Medical Laboratory Scientist Salary
The median salary for a US-based medical laboratory scientist is $54,000, though salaries can range between $31,000 to $83,000 depending on education, location and previous experience.
Medical Laboratory Technologist
Being a medical laboratory technologist or technician means assisting in the diagnosis, treatment and prevention of diseases. Using a variety of instruments and equipment, they analyze tissue samples, blood and other body fluids as a part of the diagnostic procedure. Medical laboratory technologists provide the results of these tests to physicians, allowing them to make accurate diagnoses and, if needed, treatment plans.
Medical laboratory technologists can specialize in several areas, including clinical chemistry, microbiology, hematology, transfusion science and histology. They can work in a variety of settings, but they mainly work in labs in hospitals, blood banks, public and private clinics, research facilities and post-secondary institutions.
Medical laboratory technologists tend to perform more of the day-to-day lab work and are often supervised by a medical laboratory scientist.
How to Become a Medical Laboratory Technologist
To become a medical laboratory scientist one must obtain a diploma or university degree in medical laboratory science or have equivalent education, such as a bachelor of science in microbiology or a related biological science. Some employers also require certification with the ASCLS or another national certification as a medical laboratory scientist.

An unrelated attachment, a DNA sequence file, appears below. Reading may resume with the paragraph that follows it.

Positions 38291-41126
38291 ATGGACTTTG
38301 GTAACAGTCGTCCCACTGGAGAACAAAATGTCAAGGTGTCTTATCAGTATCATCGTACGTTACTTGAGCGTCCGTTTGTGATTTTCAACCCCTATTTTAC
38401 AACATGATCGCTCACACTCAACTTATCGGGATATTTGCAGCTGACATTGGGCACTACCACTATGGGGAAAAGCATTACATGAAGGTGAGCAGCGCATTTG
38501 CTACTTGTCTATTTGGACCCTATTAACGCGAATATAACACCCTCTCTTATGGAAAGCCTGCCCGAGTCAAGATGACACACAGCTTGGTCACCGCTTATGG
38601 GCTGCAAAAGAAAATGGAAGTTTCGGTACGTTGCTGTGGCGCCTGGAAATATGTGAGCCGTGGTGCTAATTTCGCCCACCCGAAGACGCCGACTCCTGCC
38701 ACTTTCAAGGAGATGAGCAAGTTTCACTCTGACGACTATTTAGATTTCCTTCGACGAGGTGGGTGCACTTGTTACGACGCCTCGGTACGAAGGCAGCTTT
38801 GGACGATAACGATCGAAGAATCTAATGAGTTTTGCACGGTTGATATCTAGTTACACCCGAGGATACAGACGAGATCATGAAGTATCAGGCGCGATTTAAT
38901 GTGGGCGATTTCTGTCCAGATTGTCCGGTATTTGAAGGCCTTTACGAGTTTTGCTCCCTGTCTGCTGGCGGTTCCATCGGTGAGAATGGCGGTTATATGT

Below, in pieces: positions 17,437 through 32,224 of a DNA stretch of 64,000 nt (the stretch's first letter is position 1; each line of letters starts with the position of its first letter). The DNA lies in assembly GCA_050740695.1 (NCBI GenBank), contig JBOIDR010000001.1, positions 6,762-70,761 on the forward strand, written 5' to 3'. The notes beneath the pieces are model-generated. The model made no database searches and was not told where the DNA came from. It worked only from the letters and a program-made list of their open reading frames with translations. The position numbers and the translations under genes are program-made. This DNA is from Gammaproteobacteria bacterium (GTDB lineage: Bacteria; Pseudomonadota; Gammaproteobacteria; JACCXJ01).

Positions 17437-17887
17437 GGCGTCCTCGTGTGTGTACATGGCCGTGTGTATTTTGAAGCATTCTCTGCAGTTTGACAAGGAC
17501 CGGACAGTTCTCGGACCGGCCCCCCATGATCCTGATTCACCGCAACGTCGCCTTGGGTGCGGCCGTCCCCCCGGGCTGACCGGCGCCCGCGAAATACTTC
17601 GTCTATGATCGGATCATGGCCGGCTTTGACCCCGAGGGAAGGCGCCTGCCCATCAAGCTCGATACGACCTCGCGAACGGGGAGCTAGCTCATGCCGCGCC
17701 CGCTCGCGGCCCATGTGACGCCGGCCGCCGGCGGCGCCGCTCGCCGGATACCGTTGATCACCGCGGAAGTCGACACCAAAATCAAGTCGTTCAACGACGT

In addition to educational requirements, medical laboratory scientists must be detail oriented and able to follow strict procedures, work both independently and as part of a team and have strong interpersonal and communication skills.
Medical Laboratory Technologist Salary
The median salary for a US-based medical laboratory scientist is $53,120 per year, with the best-paid 25 percent making $68,100 per year, and the lowest-paid 25 percent making $39,030.
Medical Laboratory Assistant
Medical laboratory assistants are responsible for a wide variety of tasks, including phlebotomy, also known as blood collection. Additionally, medical laboratory assistants can perform electrocardiograms (ECGs), collect other samples, prepare specimens for testing and data entry, among other procedures.
As a subgroup of medical laboratory technologists, medical laboratory assistants typically work under the supervision of medical laboratory scientists, assisting them and staff in coordinating patient care through laboratory testing. Medical laboratory assistants can work in all departments of the lab and ensure that the daily activities and the validity of test results and quality control are completed.
Medical laboratory assistants tend to work in lab environments and can expect to be on their feet for extended periods of time standing, operate sophisticated laboratory equipment and may be required to work evenings, weekends or overnight.
How to Become a Medical Laboratory Assistant
Medical laboratory assistants are typically only required to obtain a minimum of a high school diploma or GED. However, an associate’s or bachelor’s degree in a scientific field, like chemistry, biology or biotechnology, can set you apart.